Here was my reply:

Ask your guests what they'd like instead. Salad? Different soup? Or just consomme?

Beware: if your matzoh ball soup is a commercial chicken broth that may have wheat in it, too.

Gluten-free rice crackers is what I use and they are available at health food stores or online. Edwards & Sons is what I like but there are GF Asian varieties too.

Whatever you make or buy, keep labels so they can read them if they want to determine their level of comfort.

**

How do you handle the holidays as a host of an allergic or food intolerant guest? Or if you’re the allergic or food intolerant one hosting, do you serve anything that you can’t eat?

Wednesday, March 24, 2010

FAAN Conference, Baltimore, 2010

I just heard from FAAN that there's still room at the 2010 Baltimore conference. Dr. Wood, author of Food Allergies for Dummies and professor of pediatrics and international health and the director of pediatric allergy and immunology at Johns Hopkins University School of Medicine, will be there if you needed even more incentive. I'm going to the Tarrytown conference in May - it's a great day of education for those families of newly diagnosed food allergic kiddies and teens, a place to make connections, talk with vendors and receive support - all things this food allergic coach recommends.

***

FAAN’s Annual Food Allergy Conference Comes to Baltimore: Learn How to “Respect Every Bite” at this Daylong Educational Conference

FAIRFAX, Va. (March 17, 2010) – FAAN is bringing together parents, physicians, dietitians, caregivers, and others for its 17th Annual Food Allergy Conferences, the first of which will be held in Baltimore and promises to give attendees new insights and strategies about food allergies and anaphylaxis.

The daylong conference on March 27 will urge everyone to “Respect Every Bite” and feature topics such as the psychosocial impact of living with food allergies, safety at school, food allergy basics, and a research update from one of the nation’s top allergists. It is the first of FAAN’s four spring conferences, which have long been known to offer a unique opportunity for individuals managing food allergies to gain a top-notch learning experience while connecting with others who share similar challenges.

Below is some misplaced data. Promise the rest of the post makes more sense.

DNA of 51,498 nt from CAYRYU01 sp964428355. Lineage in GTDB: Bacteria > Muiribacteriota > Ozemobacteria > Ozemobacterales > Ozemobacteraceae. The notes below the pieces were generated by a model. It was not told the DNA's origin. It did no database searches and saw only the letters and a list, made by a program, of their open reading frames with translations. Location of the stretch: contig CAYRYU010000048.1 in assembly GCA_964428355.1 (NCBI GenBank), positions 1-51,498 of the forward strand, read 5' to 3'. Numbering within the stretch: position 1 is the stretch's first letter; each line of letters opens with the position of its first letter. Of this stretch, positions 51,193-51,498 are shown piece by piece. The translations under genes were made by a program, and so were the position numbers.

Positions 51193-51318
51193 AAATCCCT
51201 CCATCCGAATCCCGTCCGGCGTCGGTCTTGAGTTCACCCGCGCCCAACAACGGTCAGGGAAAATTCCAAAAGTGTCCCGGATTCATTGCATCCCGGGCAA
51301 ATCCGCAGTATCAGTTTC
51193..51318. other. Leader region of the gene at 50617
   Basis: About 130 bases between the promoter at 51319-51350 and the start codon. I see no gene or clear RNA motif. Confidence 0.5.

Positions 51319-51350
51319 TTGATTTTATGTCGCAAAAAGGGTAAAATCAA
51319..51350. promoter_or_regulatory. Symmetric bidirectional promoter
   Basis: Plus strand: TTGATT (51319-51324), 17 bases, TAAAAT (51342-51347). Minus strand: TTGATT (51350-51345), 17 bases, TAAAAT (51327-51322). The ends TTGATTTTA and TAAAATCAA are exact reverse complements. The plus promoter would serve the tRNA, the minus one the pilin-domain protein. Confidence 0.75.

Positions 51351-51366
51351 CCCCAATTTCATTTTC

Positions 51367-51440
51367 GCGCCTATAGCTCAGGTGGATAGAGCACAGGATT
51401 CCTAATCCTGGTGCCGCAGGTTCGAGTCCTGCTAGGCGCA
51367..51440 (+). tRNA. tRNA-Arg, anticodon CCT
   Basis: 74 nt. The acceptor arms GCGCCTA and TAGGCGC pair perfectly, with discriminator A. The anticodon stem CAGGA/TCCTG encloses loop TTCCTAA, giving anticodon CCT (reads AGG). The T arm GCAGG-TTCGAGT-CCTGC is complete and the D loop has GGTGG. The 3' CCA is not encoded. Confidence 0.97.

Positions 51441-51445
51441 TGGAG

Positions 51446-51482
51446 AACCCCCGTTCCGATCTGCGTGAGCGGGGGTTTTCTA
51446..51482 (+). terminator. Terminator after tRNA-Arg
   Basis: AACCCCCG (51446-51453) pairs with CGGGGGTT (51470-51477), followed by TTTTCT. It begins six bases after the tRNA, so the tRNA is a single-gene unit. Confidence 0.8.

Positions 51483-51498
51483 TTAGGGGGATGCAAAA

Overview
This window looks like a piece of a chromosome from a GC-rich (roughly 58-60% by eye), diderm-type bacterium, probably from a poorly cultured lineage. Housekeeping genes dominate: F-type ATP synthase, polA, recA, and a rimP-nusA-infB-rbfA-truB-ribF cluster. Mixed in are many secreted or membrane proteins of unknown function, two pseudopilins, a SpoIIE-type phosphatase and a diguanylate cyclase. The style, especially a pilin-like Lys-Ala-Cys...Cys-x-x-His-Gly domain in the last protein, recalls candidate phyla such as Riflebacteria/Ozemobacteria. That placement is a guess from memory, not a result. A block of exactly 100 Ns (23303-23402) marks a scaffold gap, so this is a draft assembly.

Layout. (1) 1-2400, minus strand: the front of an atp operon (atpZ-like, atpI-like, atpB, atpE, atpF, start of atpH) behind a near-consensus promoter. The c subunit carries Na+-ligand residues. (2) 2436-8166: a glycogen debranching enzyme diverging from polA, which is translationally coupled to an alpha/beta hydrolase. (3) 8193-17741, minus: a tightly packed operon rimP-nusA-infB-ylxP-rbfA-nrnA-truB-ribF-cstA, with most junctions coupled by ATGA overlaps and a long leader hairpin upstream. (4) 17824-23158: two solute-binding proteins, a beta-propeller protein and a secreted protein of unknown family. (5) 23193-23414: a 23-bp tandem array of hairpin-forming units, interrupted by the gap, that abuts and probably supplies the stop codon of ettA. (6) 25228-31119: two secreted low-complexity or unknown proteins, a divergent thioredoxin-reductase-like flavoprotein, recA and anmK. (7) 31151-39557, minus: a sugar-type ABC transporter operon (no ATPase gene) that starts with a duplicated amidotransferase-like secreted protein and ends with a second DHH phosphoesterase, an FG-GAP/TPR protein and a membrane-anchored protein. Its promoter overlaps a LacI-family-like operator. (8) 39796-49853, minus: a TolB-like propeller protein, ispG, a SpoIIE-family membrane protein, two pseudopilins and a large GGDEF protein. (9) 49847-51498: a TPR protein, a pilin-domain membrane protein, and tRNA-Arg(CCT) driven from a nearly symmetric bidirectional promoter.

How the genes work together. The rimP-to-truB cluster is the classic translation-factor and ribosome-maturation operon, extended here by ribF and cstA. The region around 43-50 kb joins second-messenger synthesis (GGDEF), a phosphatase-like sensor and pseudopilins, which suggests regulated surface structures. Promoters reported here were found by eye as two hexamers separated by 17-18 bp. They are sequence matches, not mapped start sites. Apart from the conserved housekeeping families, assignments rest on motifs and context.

This year’s conferences, to be held also in Las Vegas (April 24), Tarrytown, N.Y. (May 8), and Oak Brook, Ill. (May 22), now offer attendees more choices in the form of multiple breakout sessions from which to choose.

“We have planned a fantastic program this year that is designed to provide everyone from parents to school nurses to babysitters with the knowledge they need to avoid food allergy reactions, which can be potentially fatal,” said Julia Bradsher, CEO of FAAN. “It doesn’t matter if someone has managed food allergies for years or is newly diagnosed – everyone will gain valuable information.”

Top food allergy researcher Robert A. Wood, M.D., will be one of the featured speakers in Baltimore. Wood is a professor of pediatrics and international health and the director of pediatric allergy and immunology at Johns Hopkins University School of Medicine.

The Baltimore conference will run from 8 a.m. until 5 p.m. at the Sheraton Inner Harbor Hotel, 300 S. Charles St.

For more information or to register for one of FAAN’s Food Allergy Conferences, visit www.foodallergy.org or call (800) 929-4040.

Tuesday, March 23, 2010

Coconut Milk, Goya

I was at a food industry colleague’s house for a tasting a few weeks back and they used coconut milk by Goya as the basis of their tasting dishes.

I felt a little nervous.

I’ve never been allergic to coconut. I ate it frequently as a child and then for some reason stopped. So, the longer I didn’t eat coconut or coconut-containing items, the more fearful I became. Totally irrational and I bet not uncommon for those of us who have a long and deep history of “Surprise! You’re allergic” or have any adverse reaction to a food which was believed to be safe.

As part of my expanding diet project (i.e. safe food challenges), I started eating coconut again without issue. I’ve been eating coconut macaroons by Jennies for a few years now and using coconut oil by Tropical Traditions as a skin moisturizer. But I hadn’t eaten coconut oil until that evening. It was more of a mental leap than anything else and I’m glad I made it. The food was delicious and now I know I’m okay with coconut milk. One more item to cross off my list.